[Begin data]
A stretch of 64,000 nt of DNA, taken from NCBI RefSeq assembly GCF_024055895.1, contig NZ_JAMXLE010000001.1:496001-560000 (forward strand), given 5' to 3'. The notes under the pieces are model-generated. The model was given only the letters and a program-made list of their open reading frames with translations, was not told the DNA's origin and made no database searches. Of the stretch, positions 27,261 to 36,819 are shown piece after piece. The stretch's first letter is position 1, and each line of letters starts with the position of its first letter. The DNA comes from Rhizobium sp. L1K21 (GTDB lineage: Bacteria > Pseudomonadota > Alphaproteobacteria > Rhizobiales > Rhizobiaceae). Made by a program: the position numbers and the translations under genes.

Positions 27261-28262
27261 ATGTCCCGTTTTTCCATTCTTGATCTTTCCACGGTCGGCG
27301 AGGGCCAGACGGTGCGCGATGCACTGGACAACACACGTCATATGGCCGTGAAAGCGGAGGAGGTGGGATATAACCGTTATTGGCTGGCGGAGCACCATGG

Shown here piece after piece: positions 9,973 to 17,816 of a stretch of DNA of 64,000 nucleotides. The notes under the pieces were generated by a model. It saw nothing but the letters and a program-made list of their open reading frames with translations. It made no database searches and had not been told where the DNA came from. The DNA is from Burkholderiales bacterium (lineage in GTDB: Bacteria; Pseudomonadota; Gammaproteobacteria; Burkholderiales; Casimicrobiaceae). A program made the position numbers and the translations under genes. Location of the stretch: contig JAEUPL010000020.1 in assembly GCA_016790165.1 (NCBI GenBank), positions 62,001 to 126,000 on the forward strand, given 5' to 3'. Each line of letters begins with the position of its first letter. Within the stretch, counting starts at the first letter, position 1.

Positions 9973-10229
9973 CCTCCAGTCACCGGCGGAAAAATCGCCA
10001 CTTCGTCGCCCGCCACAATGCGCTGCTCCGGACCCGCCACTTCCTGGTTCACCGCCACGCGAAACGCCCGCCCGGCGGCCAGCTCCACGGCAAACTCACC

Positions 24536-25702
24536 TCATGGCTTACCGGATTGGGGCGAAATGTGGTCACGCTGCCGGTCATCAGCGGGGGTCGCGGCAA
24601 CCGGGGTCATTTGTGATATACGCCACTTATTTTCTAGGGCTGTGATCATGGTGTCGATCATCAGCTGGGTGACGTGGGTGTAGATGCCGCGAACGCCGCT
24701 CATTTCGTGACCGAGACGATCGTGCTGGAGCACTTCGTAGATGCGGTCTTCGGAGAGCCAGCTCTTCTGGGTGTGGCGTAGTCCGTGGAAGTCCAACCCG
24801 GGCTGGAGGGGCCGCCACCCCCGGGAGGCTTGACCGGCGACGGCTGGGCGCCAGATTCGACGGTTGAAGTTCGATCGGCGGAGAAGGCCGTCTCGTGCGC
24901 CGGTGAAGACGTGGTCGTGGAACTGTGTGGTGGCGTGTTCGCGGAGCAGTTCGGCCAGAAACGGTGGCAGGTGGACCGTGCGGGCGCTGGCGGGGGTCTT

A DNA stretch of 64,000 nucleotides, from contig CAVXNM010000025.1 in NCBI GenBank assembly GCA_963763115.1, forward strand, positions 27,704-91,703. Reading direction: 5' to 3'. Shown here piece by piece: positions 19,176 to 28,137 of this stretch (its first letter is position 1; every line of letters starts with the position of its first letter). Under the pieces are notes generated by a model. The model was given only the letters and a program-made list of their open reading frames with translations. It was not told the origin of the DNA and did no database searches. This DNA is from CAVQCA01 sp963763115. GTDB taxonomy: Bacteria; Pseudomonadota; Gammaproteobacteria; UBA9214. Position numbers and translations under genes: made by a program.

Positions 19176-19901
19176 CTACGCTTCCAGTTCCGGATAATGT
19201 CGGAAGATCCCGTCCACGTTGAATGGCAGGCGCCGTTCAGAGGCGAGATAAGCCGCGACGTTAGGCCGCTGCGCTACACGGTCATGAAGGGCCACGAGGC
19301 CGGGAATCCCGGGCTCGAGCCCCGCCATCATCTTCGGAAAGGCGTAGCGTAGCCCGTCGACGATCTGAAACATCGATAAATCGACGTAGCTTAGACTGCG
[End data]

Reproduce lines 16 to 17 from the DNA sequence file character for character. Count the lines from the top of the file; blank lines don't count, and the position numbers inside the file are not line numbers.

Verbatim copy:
Positions 19176-19901
19176 CTACGCTTCCAGTTCCGGATAATGT